This is the future: a smooth synthesis between the physical and the virtual worlds—a seamless integration between things and information, between activity and data.
This is what every innovation the last five years has been leading toward and what forms the subtext to every manufacturing technology story published in the last year—from big data and analytics to augmented reality and Google Glass. Even the 3-D printing craze is part of it, actually creating reality out of data.
Ford (IW 500/8) has been at the fore in this movement for years, which we have dutifully covered here at IndustryWeek. As has Siemens (IW 1000/35) with its increasingly sci-fi PLM offerings. And with them, of course, is the real harbinger of the future, Google, which offers just about everything else.
But last night news broke that these three agents have combined forces to give the world its first clear view of how this future is really going to look.
It came in the form of Siemens' IntoSite application, which Ford will be soon begin piloting across several of its facilities.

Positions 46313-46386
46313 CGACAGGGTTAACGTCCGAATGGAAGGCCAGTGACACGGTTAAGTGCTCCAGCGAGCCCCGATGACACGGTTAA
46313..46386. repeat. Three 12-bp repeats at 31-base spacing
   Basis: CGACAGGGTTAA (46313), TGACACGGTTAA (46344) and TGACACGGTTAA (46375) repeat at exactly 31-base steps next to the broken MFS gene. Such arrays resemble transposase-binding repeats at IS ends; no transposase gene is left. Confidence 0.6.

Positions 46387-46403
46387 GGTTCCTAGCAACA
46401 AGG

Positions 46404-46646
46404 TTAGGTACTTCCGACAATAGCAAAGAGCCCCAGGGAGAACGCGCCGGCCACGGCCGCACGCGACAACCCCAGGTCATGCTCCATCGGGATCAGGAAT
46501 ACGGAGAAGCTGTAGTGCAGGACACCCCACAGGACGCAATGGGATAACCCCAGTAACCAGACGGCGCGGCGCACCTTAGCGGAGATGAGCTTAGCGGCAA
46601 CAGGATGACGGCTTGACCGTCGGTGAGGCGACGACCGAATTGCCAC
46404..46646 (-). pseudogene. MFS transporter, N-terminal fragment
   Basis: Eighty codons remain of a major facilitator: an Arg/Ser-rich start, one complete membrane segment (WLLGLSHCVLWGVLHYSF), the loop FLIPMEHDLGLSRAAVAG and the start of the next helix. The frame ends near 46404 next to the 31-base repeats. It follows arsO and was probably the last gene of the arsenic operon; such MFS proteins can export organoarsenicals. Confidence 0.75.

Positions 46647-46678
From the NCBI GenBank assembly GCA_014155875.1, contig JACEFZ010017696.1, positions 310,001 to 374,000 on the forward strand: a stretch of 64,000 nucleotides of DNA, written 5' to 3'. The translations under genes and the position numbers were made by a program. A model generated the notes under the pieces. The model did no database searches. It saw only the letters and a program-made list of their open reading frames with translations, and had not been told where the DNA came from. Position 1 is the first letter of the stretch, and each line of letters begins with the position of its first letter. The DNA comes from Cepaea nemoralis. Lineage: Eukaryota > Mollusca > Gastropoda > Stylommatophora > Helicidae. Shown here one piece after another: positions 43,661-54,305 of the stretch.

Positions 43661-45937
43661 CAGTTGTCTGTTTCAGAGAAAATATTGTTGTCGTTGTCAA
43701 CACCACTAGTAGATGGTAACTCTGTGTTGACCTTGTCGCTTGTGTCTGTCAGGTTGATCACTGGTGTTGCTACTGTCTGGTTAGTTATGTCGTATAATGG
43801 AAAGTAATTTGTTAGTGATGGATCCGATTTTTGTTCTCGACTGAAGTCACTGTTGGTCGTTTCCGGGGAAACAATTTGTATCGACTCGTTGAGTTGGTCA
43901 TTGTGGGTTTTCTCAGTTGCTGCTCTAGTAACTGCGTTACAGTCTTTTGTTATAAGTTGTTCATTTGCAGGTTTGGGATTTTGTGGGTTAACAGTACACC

According to Siemens, the software, which is one-part simulation, one-part communication, one part PLM and one part Google Earth is designed to help improve communication efficiency, globalization and standardization across a diverse array of manufacturing facilities and assembly plants.
It allows users to navigate plants and workstations virtually a la Google Earth, creating a "private virtual space where users can easily save and share materials, helping to better communication within plants and around the word," according to the official Siemens release.
For its part, a representative from Ford says the software will "increase the speed of adopting and implementation for our manufacturing teams around the word" in such a way that caters to "a world where visual communication now can be more effective than email."
And that sounds great. It sounds very much like the future we've been waiting for.
But what's really exciting here, as Fords' Marty Smets, describes the video below, is how far the list of possible applications extends and how there doesn't seem to be any end to them in sight. No one really knows how this will work, what benefits it will offer, or how much value it will add. All they know is that the potential is huge.
It is, as it stands, an open experiment in the physical/virtual merger in the industrial space. From it, success of failure, value or none, we'll see a model form on how this next evolution of manufacturing software is going to shape the future of industry.